4. THE CURRENT COLLECTION FOR HIGHER BRACKETS.
Another question is whether an attempt should be made to bring completely current the tax on the incomes which extend into the higher surtax brackets. It seems desirable that they should be made as nearly current as possible, subject to inevitable adjustments which cannot be made until the following year. But if the compliance difficulties of making taxes on such incomes fully current are deemed too great, substantial currency for the great majority of taxpayers can be achieved by making the basic liability current with payment of the balance in the same manner as the whole tax is collected at present, namely, in the following year.
5. THE TRANSITION PROBLEM.
Another question is whether the transition to current payment should be made by forgiving a year's liability, by paying two years taxes in one, or by postponing or deferring one year's taxes over several years. In the light of the revenue needs of the Government, and the equitable distribution of the tax burden, complete forgiveness seems very undesirable. Complete doubling up would undoubtedly be too harsh for some taxpayers. Accordingly, deferment of payment of taxes for the transition year to the extent necessary to relieve such hardships appears to be desirable. This is not to say that some discount, or even a certain amount of forgiveness, may not be found to be desirable for the same reason.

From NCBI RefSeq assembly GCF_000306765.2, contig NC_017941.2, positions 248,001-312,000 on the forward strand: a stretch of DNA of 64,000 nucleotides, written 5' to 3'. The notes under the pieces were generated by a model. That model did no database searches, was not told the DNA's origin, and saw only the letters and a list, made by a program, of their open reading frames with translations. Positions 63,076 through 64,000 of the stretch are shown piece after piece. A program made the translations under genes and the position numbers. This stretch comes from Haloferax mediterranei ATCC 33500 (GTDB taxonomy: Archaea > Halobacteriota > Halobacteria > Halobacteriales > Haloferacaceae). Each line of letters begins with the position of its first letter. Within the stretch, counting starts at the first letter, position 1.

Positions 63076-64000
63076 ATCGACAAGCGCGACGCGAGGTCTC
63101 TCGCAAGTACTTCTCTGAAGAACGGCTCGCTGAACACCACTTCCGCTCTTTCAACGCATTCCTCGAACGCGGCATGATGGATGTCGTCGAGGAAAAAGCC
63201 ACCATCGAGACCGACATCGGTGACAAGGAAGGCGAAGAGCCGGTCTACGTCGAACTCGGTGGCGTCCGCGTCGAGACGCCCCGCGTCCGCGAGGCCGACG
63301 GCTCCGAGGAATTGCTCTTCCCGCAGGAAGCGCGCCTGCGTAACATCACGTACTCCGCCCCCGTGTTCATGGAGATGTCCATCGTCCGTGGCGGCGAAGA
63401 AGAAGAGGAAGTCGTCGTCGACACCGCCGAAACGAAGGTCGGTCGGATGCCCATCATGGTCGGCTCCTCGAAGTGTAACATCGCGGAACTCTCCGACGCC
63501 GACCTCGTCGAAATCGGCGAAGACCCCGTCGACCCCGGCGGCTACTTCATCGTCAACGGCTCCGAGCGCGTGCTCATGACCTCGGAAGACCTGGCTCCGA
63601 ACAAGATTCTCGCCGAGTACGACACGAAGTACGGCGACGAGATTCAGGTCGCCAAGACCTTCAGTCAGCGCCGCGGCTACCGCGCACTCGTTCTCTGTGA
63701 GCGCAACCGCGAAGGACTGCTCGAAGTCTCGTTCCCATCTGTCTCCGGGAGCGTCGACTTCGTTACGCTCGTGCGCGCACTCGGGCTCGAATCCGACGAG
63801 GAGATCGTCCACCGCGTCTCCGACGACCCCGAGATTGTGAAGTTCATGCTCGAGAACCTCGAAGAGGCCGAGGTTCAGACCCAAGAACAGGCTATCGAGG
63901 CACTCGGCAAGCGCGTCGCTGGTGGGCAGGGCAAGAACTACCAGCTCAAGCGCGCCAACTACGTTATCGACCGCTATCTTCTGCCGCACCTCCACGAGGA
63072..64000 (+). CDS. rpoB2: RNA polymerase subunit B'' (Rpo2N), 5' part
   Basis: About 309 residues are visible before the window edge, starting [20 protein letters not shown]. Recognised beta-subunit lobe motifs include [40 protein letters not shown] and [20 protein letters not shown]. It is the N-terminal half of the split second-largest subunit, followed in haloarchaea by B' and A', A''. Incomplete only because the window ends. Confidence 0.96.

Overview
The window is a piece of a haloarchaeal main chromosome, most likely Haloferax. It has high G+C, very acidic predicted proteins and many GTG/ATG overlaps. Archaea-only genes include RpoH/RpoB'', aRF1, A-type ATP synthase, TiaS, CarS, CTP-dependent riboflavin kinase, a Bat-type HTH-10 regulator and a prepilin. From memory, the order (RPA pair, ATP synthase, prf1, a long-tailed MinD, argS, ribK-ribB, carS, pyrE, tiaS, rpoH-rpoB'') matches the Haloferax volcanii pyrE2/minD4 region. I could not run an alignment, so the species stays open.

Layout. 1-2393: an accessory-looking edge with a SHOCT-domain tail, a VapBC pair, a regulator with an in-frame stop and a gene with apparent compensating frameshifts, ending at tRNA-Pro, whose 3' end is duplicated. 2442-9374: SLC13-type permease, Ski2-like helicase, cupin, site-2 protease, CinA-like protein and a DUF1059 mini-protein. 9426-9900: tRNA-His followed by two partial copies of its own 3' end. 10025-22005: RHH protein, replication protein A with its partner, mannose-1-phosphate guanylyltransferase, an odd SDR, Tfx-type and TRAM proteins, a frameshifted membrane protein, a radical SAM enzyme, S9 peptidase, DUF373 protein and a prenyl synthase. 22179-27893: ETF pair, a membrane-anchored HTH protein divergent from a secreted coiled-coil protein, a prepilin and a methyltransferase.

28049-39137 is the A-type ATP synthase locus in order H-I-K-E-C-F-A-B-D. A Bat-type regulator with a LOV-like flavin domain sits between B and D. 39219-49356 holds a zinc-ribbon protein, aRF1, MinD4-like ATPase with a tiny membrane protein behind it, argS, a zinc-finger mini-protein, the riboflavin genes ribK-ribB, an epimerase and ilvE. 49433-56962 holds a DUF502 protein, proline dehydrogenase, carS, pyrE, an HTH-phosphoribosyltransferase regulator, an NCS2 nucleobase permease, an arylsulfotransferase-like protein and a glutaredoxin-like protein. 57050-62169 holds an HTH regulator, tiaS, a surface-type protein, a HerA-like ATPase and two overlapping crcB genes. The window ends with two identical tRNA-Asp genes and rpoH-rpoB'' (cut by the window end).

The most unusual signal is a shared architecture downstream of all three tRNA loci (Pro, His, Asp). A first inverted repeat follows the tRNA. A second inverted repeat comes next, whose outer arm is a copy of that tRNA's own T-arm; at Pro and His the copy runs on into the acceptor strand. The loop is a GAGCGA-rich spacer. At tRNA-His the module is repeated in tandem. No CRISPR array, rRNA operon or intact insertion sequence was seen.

6. TIME SCHEDULE.
A further question relates to the timing of a current collection system. It seems desirable to pass legislation as soon as possible and to make it effective as soon thereafter as possible. Collection at the source should certainly not begin later than July 1 of this year.
7. MARCH 15, 1943 RETURNS
It should be emphasized that no matter when the system of current collection is established and what that system may be, returns on March 15, 1943, must be filed as usual. If the taxpayers do not clearly understand this point, great confusion will certainly result.